Tuesday, January 25, 2011

home cured bacon

I love bacon, and I read a post on Michael Ruhlman's site about how to cure your own bacon at home, so I decided to try it.  I bought a pork belly at Garrett's butcher shop in Algood, TN.  It weighed about 3.5 lbs.  I followed Ruhlman's directions, which involved making a cure of salt, honey, black pepper, bay leaves, thyme, and garlic.  You rub this cure all over the pork belly and put it in a big plastic ziploc bag, and store it in the refrigerator for a week.

The pork belly shrinks some during the week, because the salt is drawing some of the moisture out of it.   When you get it out at the end of the seven days, it's smaller.  You rinse the cure off, and then you bake the pork belly at a low temperature in the oven until it reaches 150 degrees internally, which took about two hours in my oven.

At this point I removed the skin on the underside of the pork belly.  I froze some of it, for seasoning soups later, and Molly the Border Collie ate some of it.  It is very tough, like shoe leather, but she just swallowed it whole.

I sliced up some of it immediately and fried it, but it was hard to slice when it was warm right out of the oven.  A day or two later, after it had chilled in the refrigerator, it was much easier to slice.

This bacon is very lean, compared to the bacon we buy at stores.  I think the reason is that many pigs these days are bred to be lean rather than fatty.  I learned from the ever-useful Oxford Companion to Food that in the 19th century, when bacon was the main meat for working class and rural people of the British Isles, there were many breeds of bacon pigs.  Now most bacon pigs descend from Yorkshire Large Whites and Danish Landrace pigs.  ( Some of my ancestors were from Yorkshire; maybe that's why I like bacon so much!)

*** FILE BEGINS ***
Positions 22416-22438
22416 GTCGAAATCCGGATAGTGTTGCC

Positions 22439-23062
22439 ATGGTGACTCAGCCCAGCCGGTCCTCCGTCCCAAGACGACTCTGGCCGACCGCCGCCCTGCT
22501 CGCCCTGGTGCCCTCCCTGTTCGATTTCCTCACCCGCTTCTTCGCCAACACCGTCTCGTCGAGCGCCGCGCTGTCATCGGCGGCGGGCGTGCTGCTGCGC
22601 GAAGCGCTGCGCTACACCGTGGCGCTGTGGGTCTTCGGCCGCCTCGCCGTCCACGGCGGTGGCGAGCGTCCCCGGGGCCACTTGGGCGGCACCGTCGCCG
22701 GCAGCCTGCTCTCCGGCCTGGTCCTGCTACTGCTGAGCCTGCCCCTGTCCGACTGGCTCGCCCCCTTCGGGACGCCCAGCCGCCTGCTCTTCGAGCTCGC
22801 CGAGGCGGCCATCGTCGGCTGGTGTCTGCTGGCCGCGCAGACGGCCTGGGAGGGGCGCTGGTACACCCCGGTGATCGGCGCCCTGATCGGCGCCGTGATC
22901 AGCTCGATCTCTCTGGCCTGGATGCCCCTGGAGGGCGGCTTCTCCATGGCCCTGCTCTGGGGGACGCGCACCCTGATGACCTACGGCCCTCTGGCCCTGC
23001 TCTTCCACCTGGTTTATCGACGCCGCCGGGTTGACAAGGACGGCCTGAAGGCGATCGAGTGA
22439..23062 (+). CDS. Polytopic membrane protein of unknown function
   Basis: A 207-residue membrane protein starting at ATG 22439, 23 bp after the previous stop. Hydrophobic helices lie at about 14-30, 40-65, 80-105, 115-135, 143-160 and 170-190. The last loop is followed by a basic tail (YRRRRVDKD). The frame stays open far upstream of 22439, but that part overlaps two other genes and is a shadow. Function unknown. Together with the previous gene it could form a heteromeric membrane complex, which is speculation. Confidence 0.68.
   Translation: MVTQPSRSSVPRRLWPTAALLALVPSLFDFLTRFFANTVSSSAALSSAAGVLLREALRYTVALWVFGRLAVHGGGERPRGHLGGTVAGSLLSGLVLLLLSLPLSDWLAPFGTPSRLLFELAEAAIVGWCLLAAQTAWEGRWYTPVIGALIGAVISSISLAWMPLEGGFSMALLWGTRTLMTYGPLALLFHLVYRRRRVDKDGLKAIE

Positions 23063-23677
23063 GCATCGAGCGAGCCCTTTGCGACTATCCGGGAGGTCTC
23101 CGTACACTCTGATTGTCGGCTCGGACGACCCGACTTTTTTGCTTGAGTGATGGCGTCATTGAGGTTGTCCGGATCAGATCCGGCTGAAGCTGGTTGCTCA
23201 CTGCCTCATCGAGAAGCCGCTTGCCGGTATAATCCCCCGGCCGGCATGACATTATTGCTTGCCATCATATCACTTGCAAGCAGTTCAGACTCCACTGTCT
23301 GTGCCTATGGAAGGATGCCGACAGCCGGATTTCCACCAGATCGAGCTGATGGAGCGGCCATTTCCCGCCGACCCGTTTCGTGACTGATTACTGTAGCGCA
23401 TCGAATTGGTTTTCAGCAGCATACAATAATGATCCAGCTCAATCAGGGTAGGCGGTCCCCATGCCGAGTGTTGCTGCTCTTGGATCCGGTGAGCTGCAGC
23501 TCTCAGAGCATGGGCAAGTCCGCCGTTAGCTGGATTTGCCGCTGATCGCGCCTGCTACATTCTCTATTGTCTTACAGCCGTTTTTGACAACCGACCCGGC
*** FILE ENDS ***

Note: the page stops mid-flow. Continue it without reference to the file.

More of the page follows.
Friday, January 7, 2011

Snow on Brangus Lane

This winter there has been a lot of snow on Brangus Lane.  When I got here on December 12, four inches fell during the night!  Since then, there have been lighter snowfalls from time to time.  On Wednesday huge, beautiful, silver-dollar-sized flakes fell for an hour or so.  The snow helps to insulate the greens under the row covers from the cold.  Here you can see the garden with two beds with Agribon spun-bonded row covers laid over greens:

Saturday, January 1, 2011

Star Wars cookies

I got these cool Star Wars cookie cutters from my sister Marian for Christmas.  They represent Boba Fett and a generic Storm Trooper.  To make them, I used the 1-2-3 cookie dough recipe from a cookbook called Ratio.  You weigh out one part sugar, two parts butter, and three parts flour, mixing the butter and sugar together first. This makes a very basic shortbread cookie, which I varied a bit by adding some vanilla flavoring and an egg yolk.  Then I rolled it out and cut out the cookies.  Boba Fett looks more like a domed adobe house than like a bounty hunter, but maybe that's just me.

I also played with another Christmas toy, which is a measuring cup attached to a digital scale.  Very handy, and very good for aficianados of Ruhlman's ratio system.